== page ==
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Red Sox Positional Preview: Catcher

Where do the Red Sox stand behind the plate now and in the future?

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Boston Red Sox v Minnesota Twins Photo by Billie Weiss/Boston Red Sox/Getty Images

Welcome back to our annual positional preview series, in which we take stock of where the Red Sox stand everywhere on the depth chart for each position. At every spot on the diamond, we will look at where Boston stands on the major-league roster while also looking at their top prospects at the position. We will also take compare how the Red Sox look at the position compared to the rest of the division. Today, we kick things off with the catching position.

Starter

Christian Vázquez

Fun fact: only one player currently on the Sox 40-man roster — Xander Bogaerts — has spent more time with the club than Vázquez, who’s played eight seasons with the team that drafted him. Jackie Bradley Jr. and Matt Barnes, both entering their ninth seasons in Boston, tied the catcher for second.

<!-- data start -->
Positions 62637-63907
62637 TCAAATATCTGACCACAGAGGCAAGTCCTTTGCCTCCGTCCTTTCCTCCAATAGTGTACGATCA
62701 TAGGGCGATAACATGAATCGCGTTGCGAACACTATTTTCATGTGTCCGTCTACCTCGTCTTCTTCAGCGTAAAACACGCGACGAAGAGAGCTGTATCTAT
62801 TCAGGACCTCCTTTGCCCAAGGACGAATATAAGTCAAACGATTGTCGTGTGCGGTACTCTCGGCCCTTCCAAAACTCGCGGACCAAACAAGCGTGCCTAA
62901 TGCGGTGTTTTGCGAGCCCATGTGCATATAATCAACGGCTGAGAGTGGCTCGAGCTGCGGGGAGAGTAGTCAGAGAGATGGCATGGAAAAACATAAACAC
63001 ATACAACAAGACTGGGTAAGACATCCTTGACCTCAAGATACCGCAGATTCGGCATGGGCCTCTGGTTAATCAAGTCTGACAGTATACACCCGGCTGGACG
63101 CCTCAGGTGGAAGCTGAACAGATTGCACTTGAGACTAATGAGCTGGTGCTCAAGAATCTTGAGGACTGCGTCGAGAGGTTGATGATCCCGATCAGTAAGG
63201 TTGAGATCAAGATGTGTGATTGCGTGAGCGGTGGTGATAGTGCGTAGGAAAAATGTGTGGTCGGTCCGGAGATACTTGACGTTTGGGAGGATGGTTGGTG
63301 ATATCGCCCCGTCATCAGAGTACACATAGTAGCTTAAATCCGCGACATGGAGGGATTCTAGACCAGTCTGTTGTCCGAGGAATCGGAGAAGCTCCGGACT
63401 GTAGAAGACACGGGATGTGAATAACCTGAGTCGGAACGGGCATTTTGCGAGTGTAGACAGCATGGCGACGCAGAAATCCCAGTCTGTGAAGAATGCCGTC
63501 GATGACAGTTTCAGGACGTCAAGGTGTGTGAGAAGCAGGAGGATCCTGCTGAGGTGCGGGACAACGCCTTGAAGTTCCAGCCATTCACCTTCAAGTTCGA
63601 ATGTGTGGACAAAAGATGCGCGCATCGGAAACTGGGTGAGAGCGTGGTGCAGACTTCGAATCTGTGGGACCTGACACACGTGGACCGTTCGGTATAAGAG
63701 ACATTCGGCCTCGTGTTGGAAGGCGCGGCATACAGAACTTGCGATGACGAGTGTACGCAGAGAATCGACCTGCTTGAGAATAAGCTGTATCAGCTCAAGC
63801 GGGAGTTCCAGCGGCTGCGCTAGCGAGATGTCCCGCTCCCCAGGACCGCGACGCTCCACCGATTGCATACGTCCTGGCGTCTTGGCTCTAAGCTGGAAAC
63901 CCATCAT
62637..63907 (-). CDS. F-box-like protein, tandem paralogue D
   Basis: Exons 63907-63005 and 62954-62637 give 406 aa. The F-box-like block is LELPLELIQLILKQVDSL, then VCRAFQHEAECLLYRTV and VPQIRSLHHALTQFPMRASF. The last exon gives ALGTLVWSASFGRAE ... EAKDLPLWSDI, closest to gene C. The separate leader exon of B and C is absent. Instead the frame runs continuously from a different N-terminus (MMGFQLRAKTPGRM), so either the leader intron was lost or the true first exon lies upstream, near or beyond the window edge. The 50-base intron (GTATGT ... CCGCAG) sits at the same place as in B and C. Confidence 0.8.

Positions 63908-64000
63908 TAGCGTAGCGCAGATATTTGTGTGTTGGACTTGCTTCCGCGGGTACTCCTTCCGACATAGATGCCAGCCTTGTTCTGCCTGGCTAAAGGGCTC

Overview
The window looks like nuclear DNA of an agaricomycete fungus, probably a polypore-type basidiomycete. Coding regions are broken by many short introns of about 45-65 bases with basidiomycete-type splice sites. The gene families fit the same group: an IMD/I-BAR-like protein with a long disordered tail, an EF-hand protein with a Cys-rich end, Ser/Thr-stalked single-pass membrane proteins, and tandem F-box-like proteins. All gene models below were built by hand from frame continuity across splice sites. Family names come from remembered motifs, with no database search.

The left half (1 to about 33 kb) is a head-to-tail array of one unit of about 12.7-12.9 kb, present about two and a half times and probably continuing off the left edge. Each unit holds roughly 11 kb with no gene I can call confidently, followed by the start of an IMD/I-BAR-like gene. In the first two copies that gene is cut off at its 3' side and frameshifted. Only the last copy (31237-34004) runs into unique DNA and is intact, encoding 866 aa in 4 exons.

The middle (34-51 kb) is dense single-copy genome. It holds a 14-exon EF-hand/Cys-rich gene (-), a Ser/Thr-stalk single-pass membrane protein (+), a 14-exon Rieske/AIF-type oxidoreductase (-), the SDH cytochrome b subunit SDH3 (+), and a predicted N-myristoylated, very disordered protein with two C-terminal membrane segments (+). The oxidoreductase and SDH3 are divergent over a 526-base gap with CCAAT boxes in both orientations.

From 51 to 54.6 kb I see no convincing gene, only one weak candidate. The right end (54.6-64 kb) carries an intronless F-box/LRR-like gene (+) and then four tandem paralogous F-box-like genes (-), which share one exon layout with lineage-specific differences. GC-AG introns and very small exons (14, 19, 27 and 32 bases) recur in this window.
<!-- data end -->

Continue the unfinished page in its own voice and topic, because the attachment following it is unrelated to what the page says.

Vázquez should be the everyday starter for much of the coming season. He’s the best hitter and defender of the bunch and has been a reliable part of Boston’s everyday lineup for years and that shouldn’t change in 2022. Vázquez has always been known for his defense, but those skills have taken a dive since his debut in 2014. Last year, Vázquez allowed 55 stolen bases — 19 more than his previous single-season high — and saved five defensive runs above average after posting double digit totals twice during his first three years in the majors.

On the offensive side of things, “he only hits clutch home runs” is not just a throw-away Tweet anymore! Vázquez’s walk-off homer in the 13th inning of Game Three of the ALDS against the Rays will live as one of the enduring memories of last season and was one example of his capabilities in the clutch. He was the fourth best Boston hitter by FanGraph’s Clutch metric. He hasn’t hit for the kind of power that you’d want out of that position — just six home runs and 23 doubles in nearly 500 at bats — and struggles mightily against lefties. If you’re looking at areas for improvement, those two items are at the top of the list.

-Stephen Thompson

Backup

Kevin Plawecki